To be clear, we should acknowledge that many social constructs are pure illusion with no counterpart in nature (e.g., the tooth fairy or the notion of a fiery hell); others specify entities that actually exist in total indifference to how people conceive of them (e.g., the law of gravity or the biogeochemical cycling of nutrients). Postman is referring to constructs in the latter category. All social constructions of real phenomena are conceptual models, but a “truer” model will be supported by tangible evidence, not opinion or wishful thinking. “Truer” constructions are better maps that more fully and faithfully represent the real-world landscapes they purport to represent.
It is also important to recognize that while belief in some illusory constructs (e.g., “the sun rises in the East”) is inconsequential, allegiance to others can determine the fates of nations. How a society conceives of its economy, for example, really matters. Indeed, operating from a realistic economic paradigm may even be a key to the survival of global civilization.
So, what do we know about real-world economic activities that might guide us in constructing a “true” economic paradigm? By “true,” I mean one that, among other requirements, adequately reflects the energy/material flows and biophysical processes basic to all living things, including human beings. It is not an exaggeration to say that such a paradigm is a matter of survival. After all, the human system functions like a multi-cellular organism except that, in addition to our bio-metabolic demands, we also have to account for humanity’s unique industrial metabolism. Six facts about humanity and the natural world seem particularly relevant:
1. All human economies are confined to planet Earth, i.e., they function within the ecosphere.
2. The entire human enterprise—our physical bodies, our possessions, and the infrastructure needed to maintain the functional integrity of the whole—is made from energy and materials that we extract from ecosystems and inanimate nature (i.e., from self-producing and non-renewable forms of so-called “natural capital”).
3. All energy and material flows/processes associated with economic activity are governed by well-known laws of physics and chemistry.
4. Real economies, societies, and ecosystems are complex systems characterized by lags, thresholds, and other forms of nonlinear behavior (complex systems dynamics) that make their trajectories under stress inherently difficult to predict.
5. The energy and material pathways associated with the acquisition of resources and the disposal of wastes require people to interact with both other species (ecosystems) and inanimate nature. In fact, a qualitative and quantitative record of these flows would describe humanity’s material ecological niche; the goods economy roughly maps the human ecosystem.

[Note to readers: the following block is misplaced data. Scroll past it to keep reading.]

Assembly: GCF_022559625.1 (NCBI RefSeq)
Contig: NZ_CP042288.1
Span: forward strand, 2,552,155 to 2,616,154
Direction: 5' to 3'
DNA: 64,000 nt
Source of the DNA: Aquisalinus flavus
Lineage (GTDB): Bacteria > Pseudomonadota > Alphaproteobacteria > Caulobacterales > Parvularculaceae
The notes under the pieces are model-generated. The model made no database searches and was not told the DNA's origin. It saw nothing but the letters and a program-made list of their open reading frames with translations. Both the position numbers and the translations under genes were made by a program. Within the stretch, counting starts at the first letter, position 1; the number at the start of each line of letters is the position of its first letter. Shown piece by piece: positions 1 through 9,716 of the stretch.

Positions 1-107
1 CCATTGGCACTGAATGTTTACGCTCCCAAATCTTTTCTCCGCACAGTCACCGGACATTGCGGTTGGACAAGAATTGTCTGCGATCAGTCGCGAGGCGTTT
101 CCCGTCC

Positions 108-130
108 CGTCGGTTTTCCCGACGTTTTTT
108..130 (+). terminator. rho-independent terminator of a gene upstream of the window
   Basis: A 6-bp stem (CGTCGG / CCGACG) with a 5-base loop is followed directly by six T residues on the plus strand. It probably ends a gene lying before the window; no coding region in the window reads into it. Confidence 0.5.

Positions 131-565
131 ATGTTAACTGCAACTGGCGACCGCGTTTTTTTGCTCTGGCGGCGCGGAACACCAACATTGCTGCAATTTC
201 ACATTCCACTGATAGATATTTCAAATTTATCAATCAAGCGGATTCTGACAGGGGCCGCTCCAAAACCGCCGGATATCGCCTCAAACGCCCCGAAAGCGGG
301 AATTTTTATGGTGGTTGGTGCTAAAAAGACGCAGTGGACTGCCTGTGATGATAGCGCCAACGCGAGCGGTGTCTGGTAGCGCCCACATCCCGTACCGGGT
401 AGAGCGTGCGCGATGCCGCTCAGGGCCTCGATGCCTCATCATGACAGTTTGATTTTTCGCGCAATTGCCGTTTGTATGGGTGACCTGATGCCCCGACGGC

6. The ecosphere is a finite entity with variable, but ultimately limited, regenerative and waste assimilation capacities.
The next question is, how well do mainstream economics and Daly’s ecological economics respectively incorporate these framing constraints? The short answer for the neoliberal paradigm is “virtually not at all.” The dominant economics in this twenty-first century of increasing ecological turmoil is a relic of nineteenth century thinking. Its intellectual founders, motivated by the remarkable success of Newtonian physics, set out explicitly to model economics as the “mechanics of utility and self-interest.” The discipline consequently lost sight of the social context and purpose of economies and became totally abstracted from biological reality. Practitioners increasingly based their models on mechanical cause-effect logic and other simplistic assumptions in the service of analytic tractability. Growth through efficiency gradually became its raison d’être.
Analytic mechanics may have been a suitable platform for the design of early automobile engines, but it is grossly inadequate to reflect the lags, tipping points, multiple equilibria, irreversible transformations, and other complex dynamics of industrial economies or of the social and ecological systems within which they are embedded. However, since the scale of human activity relative to “the environment” was initially negligible, neoclassical economists were able to ignore biophysical context with impunity until the 1960s.
As pollution and general eco-dysfunction finally became embarrassingly visible (giving birth to modern environmentalism), the mainstream response was “environmental economics,” essentially an extension of the neoclassical growth-based paradigm. If environmental assets were being degraded, the solution was to monetize nature and let free markets do their magic. Put a price on pollution (i.e., “internalize the externalities”) and depend on market and technological efficiency gains to ease resource scarcity. Where that fails, human ingenuity, stimulated by rising prices, will find substitutes for any failing good or service provided by nature. As Nobel laureate economist Robert Solow famously wrote, “[t]he world can, in effect, get along without natural resources.”3 There was no perceived need to question the structural premises of the neoliberal model or its goal of unending growth through efficiency and technological progress. There are arguably no constraints on human ingenuity.